Craniofacial Bone Tissue Engineering
ABSTRACT Repair and reconstruction of the craniofacial skeleton represents a significant biomedical burden, with thousands of procedures per-formed annually secondary to injuries and congenital malformations. Given the multitude of current approaches, the need for more effective strategies to repair these bone deficits is apparent. This article explores two major modalities for craniofacial bone tissue engineering: distraction osteogenesis and cellular based therapies. Current understanding of the guiding principles for each of these modalities is elaborated on along with the knowledge gained from clinical and investigative studies. By laying this foundation, future directions for craniofacial distraction and cell-based bone engineering have emerged with great promise for the advancement of clinical practice.
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ABSTRACT: Maxillofacial and dental defects often have detrimental effects on patient health and appearance. A holistic approach of restoring lost dentition along with bone and soft tissue is now the standard treatment of these defects. Recent improvements in reconstructive techniques, especially osseointegration, microvascular free tissue transfer, and improvements in bone engineering, have yielded excellent functional and aesthetic outcomes. This article reviews the literature on these modern reconstructive and rehabilitation techniques.Journal of the Irish Dental Association 56(1):32-7.
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ABSTRACT: Mesenchymal stem cells (MSCs) have become one of the most studied stem cells, especially toward the healing of diseased and damaged tissues and organs. MSCs can be readily isolated from a number of adult tissues by means of minimally invasive approaches. MSCs are capable of self-replication to many passages and, therefore, can potentially be expanded to sufficient numbers for tissue and organ regeneration. MSCs are able to differentiate into multiple cell lineages that resemble osteoblasts, chondrocytes, myoblasts, adipocytes, and fibroblasts and express some of the key markers typical of endothelial cells, neuron-like cells, and cardiomyocytes. MSCs have been used alone for cell delivery or seeded in biomaterial scaffolds toward the healing of tissue and organ defects. After an increasing number of the "proof of concept" studies, the remaining tasks are many, such as to determine MSC interactions with host cells and signaling molecules, to investigate the interplay between MSCs and biological scaffold materials, and to apply MSC-based therapies toward clinically relevant defect models. The ultimate goal of MSC-based therapies has valid biological rationale in that clusters of MSCs differentiate to form virtually all connective tissue during development. MSC-based therapies can only be realized our improved understanding of not only their fundamental properties such as population doubling and differentiation pathways but also translational studies that use MSCs in the de novo formation and/or regeneration of diseased or damaged tissues and organs.Methods in Enzymology 02/2006; 420:339-61. DOI:10.1016/S0076-6879(06)20016-8 · 2.19 Impact Factor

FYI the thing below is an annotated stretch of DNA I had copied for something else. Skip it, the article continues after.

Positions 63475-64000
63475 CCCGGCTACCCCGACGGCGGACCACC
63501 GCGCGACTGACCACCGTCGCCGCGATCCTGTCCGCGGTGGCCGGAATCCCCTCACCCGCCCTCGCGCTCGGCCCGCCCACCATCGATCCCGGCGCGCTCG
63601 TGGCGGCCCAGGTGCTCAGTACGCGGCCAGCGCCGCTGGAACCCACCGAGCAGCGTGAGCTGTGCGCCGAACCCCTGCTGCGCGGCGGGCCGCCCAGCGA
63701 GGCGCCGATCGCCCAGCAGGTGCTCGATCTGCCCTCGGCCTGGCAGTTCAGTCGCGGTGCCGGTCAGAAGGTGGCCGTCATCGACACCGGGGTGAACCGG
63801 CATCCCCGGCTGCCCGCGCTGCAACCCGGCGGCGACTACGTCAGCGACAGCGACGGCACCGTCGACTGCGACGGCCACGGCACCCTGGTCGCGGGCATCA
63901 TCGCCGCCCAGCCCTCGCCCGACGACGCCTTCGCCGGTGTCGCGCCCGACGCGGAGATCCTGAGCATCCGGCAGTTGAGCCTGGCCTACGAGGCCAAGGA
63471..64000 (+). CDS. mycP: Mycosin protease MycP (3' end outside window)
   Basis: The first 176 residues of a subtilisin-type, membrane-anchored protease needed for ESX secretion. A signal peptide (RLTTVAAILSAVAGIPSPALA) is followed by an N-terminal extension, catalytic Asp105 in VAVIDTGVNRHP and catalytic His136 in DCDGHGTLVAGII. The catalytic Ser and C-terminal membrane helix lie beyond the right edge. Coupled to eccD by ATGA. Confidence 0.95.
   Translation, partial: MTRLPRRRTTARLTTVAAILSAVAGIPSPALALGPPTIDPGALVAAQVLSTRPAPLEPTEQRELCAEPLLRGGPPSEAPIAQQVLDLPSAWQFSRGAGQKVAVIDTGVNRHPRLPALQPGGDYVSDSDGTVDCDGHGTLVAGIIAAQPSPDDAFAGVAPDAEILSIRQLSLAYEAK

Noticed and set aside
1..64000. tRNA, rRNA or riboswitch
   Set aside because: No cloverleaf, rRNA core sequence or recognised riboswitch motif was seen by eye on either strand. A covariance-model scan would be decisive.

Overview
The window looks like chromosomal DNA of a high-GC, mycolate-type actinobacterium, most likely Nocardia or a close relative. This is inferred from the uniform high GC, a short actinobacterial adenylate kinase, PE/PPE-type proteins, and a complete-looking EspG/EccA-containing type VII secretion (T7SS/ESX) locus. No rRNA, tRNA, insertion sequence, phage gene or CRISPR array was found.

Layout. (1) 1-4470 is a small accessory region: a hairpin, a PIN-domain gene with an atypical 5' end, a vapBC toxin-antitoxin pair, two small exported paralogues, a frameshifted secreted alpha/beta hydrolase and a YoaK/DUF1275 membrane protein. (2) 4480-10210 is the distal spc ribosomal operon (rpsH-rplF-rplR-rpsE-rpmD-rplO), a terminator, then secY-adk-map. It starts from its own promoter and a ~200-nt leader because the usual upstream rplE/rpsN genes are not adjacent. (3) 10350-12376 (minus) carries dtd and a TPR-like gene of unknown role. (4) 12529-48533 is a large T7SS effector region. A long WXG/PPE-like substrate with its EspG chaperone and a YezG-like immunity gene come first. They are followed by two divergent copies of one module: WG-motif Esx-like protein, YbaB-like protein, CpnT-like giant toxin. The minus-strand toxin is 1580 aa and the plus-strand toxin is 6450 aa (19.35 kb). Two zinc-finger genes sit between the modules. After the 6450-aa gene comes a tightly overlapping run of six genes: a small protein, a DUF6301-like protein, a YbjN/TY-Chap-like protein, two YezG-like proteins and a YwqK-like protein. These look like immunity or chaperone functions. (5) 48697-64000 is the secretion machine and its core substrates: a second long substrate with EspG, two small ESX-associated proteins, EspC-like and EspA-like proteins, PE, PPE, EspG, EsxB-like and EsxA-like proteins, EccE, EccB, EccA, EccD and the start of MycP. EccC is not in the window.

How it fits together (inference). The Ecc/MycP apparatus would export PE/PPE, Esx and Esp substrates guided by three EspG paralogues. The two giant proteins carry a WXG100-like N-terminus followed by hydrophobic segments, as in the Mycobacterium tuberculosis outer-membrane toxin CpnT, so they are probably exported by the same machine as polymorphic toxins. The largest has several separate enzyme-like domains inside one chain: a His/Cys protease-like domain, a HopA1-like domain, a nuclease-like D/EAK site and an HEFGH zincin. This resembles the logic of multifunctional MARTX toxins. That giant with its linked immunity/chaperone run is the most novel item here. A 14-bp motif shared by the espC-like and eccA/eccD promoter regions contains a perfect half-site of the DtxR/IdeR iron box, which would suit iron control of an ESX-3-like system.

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ABSTRACT: Skeletal deficits represent a substantial biomedical burden on the US healthcare system. Current strategies for reconstructing bony defects are fraught with inadequacies. Cell-based therapies for skeletal regeneration offer a paradigm shift that may provide alternative solutions. Substantial work has identified a host of cellular sources that possess the potential for osteogenic differentiation. Significant efforts have been devoted toward characterizing the role of postnatal cellular sources that are relatively abundant and easily accessible. Among these, the potential of using adipose-derived stromal cells for skeletal regeneration has garnered much interest. Integral to these efforts directed at characterizing cellular sources are studies that seek to understand the factors that initiate and regulate osteogenic differentiation of progenitor cells. Specifically, focus has been directed on elucidating the role of bone morphogenetic protein and fibroblast growth factor signaling in regulating osteogenic differentiation of osteoprogenitor cells. Concurrent studies in the field of scaffold design have also helped to advance the potential for cell-based therapies.Human Molecular Genetics 04/2008; 17(R1):R93-8. DOI:10.1093/hmg/ddn071 · 6.68 Impact Factor